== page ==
In State v. DeGregory, supra, 285 N.C. 122, 203 S.E.2d 794, this Court was called on to determine whether a psychiatrist's opinion that defendant was sane was improperly admitted. The psychiatrist testified that he had seen defendant for about three hours on three different occasions and that he had formed his opinion on the basis of this examination and information supplied him by members of his staff. Defendant argued that the opinion should have been excluded because it was based in part "on information obtained by someone else, which information was inadmissible in evidence." Id. at 132, 203 S.E.2d at 801. In making this argument, defendant relied on the following quotation from State v. David, 222 N.C. 242, 254, 22 S.E.2d 633, 640 (1942): "There are two avenues through which expert opinion evidence may be presented to the jury: (a) Through testimony of the witness based on his personal knowledge or observation; and (b) through testimony of the witness based on a hypothetical question . . . ." The Court, through Justice Huskins, rejected defendant's argument, finding his reliance on the "personal knowledge or observation" rule misplaced:

"Defendant's interpretation of the quotation from State v. David, supra, is too limited. The quotation states that an expert may base his testimony on facts within his personal knowledge or observation, or may base his opinion on facts presented in a hypothetical question, but it does not purport to limit facts and information within the personal knowledge of an expert to knowledge derived solely from matters personally observed. As demonstrated in opinions of this Court since State v. David, supra, an expert witness has wide latitude in gathering information and may base his opinion on evidence not otherwise admissible." 285 N.C. at 132, 203 S.E.2d at 801. (Emphasis original.)

In the course of its examination of relevant authorities, the Court quoted with approval from Birdsell v. United States, 346 F.2d 775, 779-780 (5th Cir.), cert. denied, 382 U.S. 963, 86 S. Ct. 449, 15 L. Ed. 2d 366 (1965): "With the increased division of labor in modern medicine, the physician making a diagnosis must necessarily rely on many observations and tests performed by others and recorded by them; records sufficient for diagnosis in the hospital ought to be enough for opinion testimony in the courtroom." Using this analysis, the DeGregory court concluded that it was proper for the expert to base his opinion "upon both his own personal examination and other information contained in the patient's official hospital record." 285 N.C. at 134, 203 S.E.2d at 802.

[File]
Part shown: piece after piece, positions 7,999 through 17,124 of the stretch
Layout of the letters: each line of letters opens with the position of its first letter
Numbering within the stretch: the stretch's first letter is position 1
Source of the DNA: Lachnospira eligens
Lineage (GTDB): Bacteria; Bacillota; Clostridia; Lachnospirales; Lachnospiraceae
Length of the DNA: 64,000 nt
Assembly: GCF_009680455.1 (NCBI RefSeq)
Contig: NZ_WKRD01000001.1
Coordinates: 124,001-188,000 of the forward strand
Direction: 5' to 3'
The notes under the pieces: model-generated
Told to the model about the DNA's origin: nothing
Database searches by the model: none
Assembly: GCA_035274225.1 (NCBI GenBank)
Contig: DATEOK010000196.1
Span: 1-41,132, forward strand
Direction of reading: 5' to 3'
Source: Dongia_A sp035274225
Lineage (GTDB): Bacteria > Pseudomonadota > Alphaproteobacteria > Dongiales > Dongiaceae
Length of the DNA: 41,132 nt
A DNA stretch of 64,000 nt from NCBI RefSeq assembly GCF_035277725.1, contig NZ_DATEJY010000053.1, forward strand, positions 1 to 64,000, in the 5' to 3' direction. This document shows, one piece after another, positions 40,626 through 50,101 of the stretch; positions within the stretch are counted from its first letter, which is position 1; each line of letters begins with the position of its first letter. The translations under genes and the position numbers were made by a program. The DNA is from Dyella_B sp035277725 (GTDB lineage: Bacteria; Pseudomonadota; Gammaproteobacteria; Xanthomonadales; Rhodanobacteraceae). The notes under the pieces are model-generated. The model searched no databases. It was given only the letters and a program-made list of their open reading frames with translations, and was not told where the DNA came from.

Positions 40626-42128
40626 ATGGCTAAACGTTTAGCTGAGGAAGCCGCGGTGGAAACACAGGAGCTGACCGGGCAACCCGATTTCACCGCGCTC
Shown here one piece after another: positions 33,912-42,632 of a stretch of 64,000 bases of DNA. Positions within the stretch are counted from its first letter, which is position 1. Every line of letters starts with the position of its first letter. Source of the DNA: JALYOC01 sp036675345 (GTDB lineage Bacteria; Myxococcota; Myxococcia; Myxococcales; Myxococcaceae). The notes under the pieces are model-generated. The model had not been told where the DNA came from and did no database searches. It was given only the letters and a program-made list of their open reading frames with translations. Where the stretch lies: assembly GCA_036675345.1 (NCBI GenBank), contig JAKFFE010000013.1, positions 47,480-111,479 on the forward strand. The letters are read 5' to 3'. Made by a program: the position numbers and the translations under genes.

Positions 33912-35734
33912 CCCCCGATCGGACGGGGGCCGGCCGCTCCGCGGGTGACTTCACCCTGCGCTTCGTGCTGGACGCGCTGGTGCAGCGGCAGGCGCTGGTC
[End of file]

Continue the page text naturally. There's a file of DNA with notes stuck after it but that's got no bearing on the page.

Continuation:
The most recent of our cases in this area is State v. Bock, supra, 288 N.C. 145, 217 S.E.2d 513. Defendant in Bock complained of the exclusion of testimony by an expert witness that in his opinion defendant had amnesia concerning the events surrounding the killing with which he was charged. The expert's opinion had been elicited by way of a hypothetical question that did not refer to *412 defendant's history of excessive drinking followed by blackout spells or periods of amnesia because there was no evidence before the jury of these events. The expert was aware of this history through conversations with defendant, his family and friends. Defendant had not gone to the expert, a psychiatrist, for diagnosis and treatment. Instead the psychiatrist had only seen him for about two hours two days prior to trial for the purpose only of preparing himself to testify. On these facts, the court held that the expert did not have the requisite personal knowledge of defendant's history to give his opinion without the use of a proper hypothetical question.

Although none of these cases articulates any sort of universally applicable rule, the pattern of their holdings supports the following propositions: (1) A physician, as an expert witness, may give his opinion, including a diagnosis, based either on personal knowledge or observation or on information supplied him by others, including the patient, if such information is inherently reliable even though it is not independently admissible into evidence. The opinion, of course, may be based on information gained in both ways. (2) If his opinion is admissible the expert may testify to the information he relied on in forming it for the purpose of showing the basis of the opinion. Penland v. Coal Co., supra, 246 N.C. 26, 97 S.E.2d 432.

Applying the first of these propositions to the present case, we find two grounds supporting the admission of Dr. Maloney's diagnosis. There is uncontradicted evidence that defendant was sent to Dr. Maloney as a patient for treatment. Under Penland v. Coal Co., supra, this lends reliability to the statements made by defendant to the doctor. Secondly, we find a sufficient indication of the reliability of these statements in the nature of Dr. Maloney's entire examination. The examination, as described in note 2, supra, was a thorough, carefully designed attempt to gain an understanding of defendant's state of mind. Dr. Maloney did not rely for his conclusions on any one statement by defendant or on any particular fact he disclosed. Instead he took into account the entirety of what defendant said together with his own interpretation and analysis of it and the objective manifestations that accompanied it. The assertion of State v. Alexander, supra, 179 N.C. at 765, 103 S.E.2d at 386, that "[c]onversation with one alleged to be insane is, of course, one of the best evidences of his present state of mind" is still true. Conversation, and its interpretation and analysis by a trained professional, is undoubtedly superior to any other method the courts have for gaining access to an allegedly insane defendant's mind. When it is conducted with the professional safeguards present here, it provides a sufficient basis for the introduction of an expert diagnosis into evidence.